- Few Southeast students face suspension, expulsion for sexual assaults, campus paper finds (4/25/17)6
- Perryville family organizing bone-marrow drive Friday for ailing 6-year-old boy (4/26/17)
- Woman battered after smashing boyfriend's meth pipe against wall, police say (4/25/17)1
- Pilot House goes smoke-free (4/23/17)10
- Temptations bassist dies after Cape Girardeau show (4/26/17)2
- Event includes the first public tour of 200-year-old Elmwood Manor (4/23/17)3
- BBB warns Jackson man's online business might not be legit (4/24/17)
- Cape couple turns their home into cozy, comfortable music venue (4/24/17)
- State Supreme Court rules against congressman's mother in dog-kennel defamation case (4/27/17)1
- Sikeston man charged in shooting death of Cape man (4/23/17)
The Missouri Legislature is back in session, and it's an election year. This is a combination that means we will be hearing a great deal about ways to spend our tax dollars. Already Gov. Matt Blunt and various legislators have suggested funding increases for anti-smoking campaigns, saving dairy farmers, highways, public schools and colleges, expanded MO Health Net coverage, the Department of Corrections and higher Medicaid reimbursement to doctors -- just in the last week or so.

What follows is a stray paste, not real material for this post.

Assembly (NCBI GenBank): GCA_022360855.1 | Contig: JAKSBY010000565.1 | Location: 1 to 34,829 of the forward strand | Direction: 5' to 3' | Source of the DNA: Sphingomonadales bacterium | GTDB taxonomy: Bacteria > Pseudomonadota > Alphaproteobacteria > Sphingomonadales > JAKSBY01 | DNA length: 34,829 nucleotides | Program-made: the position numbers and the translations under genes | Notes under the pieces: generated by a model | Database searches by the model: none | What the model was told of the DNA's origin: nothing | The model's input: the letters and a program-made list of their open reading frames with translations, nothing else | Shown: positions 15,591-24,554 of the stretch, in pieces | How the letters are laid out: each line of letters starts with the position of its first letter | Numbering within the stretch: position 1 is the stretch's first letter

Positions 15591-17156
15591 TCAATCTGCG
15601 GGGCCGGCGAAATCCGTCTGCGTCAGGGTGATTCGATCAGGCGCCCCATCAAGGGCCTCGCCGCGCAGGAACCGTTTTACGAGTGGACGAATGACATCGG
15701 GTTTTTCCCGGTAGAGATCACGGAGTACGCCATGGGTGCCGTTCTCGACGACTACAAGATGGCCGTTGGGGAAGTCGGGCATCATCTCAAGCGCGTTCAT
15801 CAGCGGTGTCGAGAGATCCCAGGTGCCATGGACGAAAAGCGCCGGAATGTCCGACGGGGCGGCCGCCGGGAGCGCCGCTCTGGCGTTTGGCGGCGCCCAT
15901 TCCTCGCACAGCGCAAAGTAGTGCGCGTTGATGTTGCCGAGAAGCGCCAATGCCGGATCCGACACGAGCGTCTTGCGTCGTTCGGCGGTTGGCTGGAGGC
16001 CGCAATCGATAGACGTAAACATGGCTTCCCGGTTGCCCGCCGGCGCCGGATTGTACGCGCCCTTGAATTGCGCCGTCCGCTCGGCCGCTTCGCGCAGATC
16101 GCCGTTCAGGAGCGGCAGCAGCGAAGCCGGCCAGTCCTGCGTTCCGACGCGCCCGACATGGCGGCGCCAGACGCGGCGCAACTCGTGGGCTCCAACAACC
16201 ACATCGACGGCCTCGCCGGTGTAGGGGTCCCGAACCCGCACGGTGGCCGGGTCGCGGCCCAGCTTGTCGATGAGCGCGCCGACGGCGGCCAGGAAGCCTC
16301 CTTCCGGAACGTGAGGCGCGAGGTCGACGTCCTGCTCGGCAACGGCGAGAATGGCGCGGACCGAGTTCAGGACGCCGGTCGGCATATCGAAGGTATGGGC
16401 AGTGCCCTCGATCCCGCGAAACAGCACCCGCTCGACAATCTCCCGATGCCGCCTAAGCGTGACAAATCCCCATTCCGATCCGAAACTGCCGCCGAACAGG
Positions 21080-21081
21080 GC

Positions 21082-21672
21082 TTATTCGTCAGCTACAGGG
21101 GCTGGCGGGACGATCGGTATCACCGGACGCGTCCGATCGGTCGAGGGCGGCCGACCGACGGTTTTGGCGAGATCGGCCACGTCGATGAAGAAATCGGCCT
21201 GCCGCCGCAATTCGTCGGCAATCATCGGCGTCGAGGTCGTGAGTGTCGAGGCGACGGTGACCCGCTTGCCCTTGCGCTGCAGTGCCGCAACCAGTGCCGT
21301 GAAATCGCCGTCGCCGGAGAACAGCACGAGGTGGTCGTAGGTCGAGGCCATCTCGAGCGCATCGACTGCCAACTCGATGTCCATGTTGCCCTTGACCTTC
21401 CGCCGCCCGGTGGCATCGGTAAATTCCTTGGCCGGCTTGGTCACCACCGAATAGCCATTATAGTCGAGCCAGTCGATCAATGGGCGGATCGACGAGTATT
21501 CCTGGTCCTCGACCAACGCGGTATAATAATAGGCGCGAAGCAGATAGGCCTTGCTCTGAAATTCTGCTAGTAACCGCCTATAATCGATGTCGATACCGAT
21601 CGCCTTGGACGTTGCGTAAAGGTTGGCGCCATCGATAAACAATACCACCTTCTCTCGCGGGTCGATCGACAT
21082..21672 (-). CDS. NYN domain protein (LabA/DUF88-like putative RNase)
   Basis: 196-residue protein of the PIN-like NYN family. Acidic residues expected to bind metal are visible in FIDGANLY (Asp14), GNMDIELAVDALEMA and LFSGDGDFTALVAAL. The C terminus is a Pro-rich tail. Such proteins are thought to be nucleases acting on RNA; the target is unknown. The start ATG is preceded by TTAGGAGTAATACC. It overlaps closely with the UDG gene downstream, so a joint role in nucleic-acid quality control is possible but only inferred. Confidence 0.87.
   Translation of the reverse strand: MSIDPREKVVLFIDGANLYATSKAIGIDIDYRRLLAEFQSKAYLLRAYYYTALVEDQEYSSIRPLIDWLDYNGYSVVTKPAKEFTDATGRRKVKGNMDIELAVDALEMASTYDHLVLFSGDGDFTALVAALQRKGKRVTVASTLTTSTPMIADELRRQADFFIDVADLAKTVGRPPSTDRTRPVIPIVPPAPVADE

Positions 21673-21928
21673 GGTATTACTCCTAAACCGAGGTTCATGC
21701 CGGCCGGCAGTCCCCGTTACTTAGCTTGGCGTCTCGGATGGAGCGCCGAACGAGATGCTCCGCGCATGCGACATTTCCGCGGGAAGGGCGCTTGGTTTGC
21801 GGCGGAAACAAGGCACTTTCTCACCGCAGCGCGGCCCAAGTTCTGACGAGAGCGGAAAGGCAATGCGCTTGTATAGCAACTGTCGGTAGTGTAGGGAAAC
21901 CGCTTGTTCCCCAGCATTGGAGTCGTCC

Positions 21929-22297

Missouri has managed to operate with a surplus since Gov. Matt Blunt took office, and some of the proposed increased spending would dip into those reserves. But the economic future is uncertain. Let's hope everyone in government is looking at the budget process with the understanding that those reserves might be needed to maintain existing programs.
The legislature has until May to make a final determination on the budget. By then we should have a clearer picture of where the economy is heading.